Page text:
Sea Bass in Salt Recipe

Sea Bass in Salt Recipe

Lubina a la Sal

On a trip to Cordoba Kirsty and I were staying out in the El Brillante district to the north of the city centre. We were walking into town one lunchtime and spotted a row of small bars on a side street offering menús del día so we decided to try one.

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The owner, Pepe, suggested we try the “lubina a la sal” as it was the speciality of the house. It certainly looked impressive on the plates of other customers so we took his advice.

What a magnificent choice. I’d seen it in other restaurants but never really fancied it because I thought it would be terribly salty but that just isn’t the case. The salt hardens in the oven allowing all the tasty juices inside the fish to be retained then the salt breaks off in big chunks after cooking which leaves a perfectly cooked fish with hardly a trace of salty flavour.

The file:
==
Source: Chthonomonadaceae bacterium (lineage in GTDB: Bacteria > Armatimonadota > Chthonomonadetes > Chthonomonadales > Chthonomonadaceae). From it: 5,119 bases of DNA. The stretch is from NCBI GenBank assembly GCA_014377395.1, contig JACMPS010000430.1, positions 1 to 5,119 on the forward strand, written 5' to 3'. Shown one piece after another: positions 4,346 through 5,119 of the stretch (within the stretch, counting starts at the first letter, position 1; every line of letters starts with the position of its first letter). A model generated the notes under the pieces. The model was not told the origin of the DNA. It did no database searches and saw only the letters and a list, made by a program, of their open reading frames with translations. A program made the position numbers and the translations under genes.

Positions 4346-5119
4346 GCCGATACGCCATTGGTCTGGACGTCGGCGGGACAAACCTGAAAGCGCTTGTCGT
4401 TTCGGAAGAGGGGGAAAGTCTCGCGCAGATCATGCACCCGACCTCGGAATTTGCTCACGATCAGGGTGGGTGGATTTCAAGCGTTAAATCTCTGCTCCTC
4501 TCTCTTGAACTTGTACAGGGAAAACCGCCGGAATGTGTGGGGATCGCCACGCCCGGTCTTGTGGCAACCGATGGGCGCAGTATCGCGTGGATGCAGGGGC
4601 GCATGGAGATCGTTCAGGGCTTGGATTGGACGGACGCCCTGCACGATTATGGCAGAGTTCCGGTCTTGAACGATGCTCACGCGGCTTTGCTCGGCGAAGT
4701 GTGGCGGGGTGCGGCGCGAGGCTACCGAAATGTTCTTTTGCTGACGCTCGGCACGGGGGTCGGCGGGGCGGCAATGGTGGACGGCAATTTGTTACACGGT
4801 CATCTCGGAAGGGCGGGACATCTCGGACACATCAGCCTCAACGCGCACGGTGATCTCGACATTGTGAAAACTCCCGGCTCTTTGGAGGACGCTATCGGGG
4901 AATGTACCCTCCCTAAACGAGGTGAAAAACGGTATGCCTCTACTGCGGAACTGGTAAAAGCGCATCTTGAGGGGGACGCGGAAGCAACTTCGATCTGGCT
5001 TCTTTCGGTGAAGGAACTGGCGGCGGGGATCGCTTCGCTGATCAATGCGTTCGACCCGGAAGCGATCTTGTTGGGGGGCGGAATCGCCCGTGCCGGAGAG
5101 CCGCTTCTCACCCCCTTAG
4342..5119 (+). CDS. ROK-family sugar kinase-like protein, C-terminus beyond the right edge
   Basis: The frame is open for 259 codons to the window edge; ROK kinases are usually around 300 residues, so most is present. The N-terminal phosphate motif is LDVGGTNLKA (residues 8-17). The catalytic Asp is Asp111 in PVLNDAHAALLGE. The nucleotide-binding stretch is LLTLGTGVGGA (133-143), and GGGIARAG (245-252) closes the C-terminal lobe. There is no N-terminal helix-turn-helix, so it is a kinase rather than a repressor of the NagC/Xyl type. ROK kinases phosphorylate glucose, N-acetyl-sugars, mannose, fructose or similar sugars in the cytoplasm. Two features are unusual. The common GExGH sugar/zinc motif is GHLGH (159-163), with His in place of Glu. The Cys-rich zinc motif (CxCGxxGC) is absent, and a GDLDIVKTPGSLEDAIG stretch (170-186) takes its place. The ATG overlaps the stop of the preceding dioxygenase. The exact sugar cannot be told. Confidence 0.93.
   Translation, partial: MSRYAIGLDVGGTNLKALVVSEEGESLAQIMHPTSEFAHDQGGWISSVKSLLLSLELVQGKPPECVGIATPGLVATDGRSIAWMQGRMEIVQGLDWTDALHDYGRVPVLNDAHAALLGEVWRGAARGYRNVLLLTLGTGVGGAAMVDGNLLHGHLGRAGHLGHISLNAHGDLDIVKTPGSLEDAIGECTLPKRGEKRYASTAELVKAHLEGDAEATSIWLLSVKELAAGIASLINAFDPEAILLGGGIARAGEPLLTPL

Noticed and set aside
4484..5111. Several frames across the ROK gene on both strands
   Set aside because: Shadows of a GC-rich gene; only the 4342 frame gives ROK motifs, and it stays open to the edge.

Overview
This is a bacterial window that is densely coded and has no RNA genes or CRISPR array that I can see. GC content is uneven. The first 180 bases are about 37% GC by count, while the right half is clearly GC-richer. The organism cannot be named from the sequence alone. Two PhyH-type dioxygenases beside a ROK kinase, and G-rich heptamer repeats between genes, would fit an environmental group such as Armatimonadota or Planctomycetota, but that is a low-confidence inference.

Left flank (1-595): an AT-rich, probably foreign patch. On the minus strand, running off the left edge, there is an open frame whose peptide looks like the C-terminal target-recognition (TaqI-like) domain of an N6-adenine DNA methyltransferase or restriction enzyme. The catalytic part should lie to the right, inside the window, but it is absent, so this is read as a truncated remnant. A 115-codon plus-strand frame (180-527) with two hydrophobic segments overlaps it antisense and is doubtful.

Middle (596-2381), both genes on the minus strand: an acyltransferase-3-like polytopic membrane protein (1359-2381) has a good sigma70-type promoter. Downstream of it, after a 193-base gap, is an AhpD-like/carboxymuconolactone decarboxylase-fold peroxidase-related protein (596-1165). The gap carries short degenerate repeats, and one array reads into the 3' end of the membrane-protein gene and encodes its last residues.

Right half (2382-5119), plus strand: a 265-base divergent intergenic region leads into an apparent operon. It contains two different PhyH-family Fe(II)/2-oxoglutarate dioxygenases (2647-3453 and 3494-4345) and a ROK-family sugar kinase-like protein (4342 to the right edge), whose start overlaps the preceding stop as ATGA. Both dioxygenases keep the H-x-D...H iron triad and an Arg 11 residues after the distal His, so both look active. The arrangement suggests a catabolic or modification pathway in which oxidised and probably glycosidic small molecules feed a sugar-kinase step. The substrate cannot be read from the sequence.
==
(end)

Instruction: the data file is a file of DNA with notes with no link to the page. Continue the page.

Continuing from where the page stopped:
Sea Bass in Salt Recipe

The dish is very simple to make using an ancient technique common to many cultures. Gypsies have put hedgehogs in clay and baked them over a fire. Maoris have dug pits in the sand, wrapped pigs and fish in banana leaves and cooked them over hot sticks. Chinese and Indians have used terracotta bricks.


Serves 4

  • 1 x 1.25kg or 4 individual bass or bream, scaled, gutted and washed (still on the bone)
  • 2.75kg coarse sea salt
  • Hot melted butter (optional) and wedges of lemon, to serve

Cooking Method

Put a layer of salt in a big, deep casserole up to a depth of 3cm and lay the fish on its back on top. Cover completely with the rest of the salt. Bake in a very hot preheated oven, 220’C/425’F (gas mark 7), for about 35 minutes.

When you remove the casserole from the oven knock the bottom of it to loosen the salt block. Then carefully knock the salt from around the fish. Serve at once with the hot melted butter (optional) and lemon wedges.

If you want to add extra flavour simply add a combination of butter, tarragon, parsley, garlic, salt and pepper into the belly of the fish and close the opening before cooking.

This method of preventing the flavours of the fish from escaping could be used for cooking many other fish and meat dishes.

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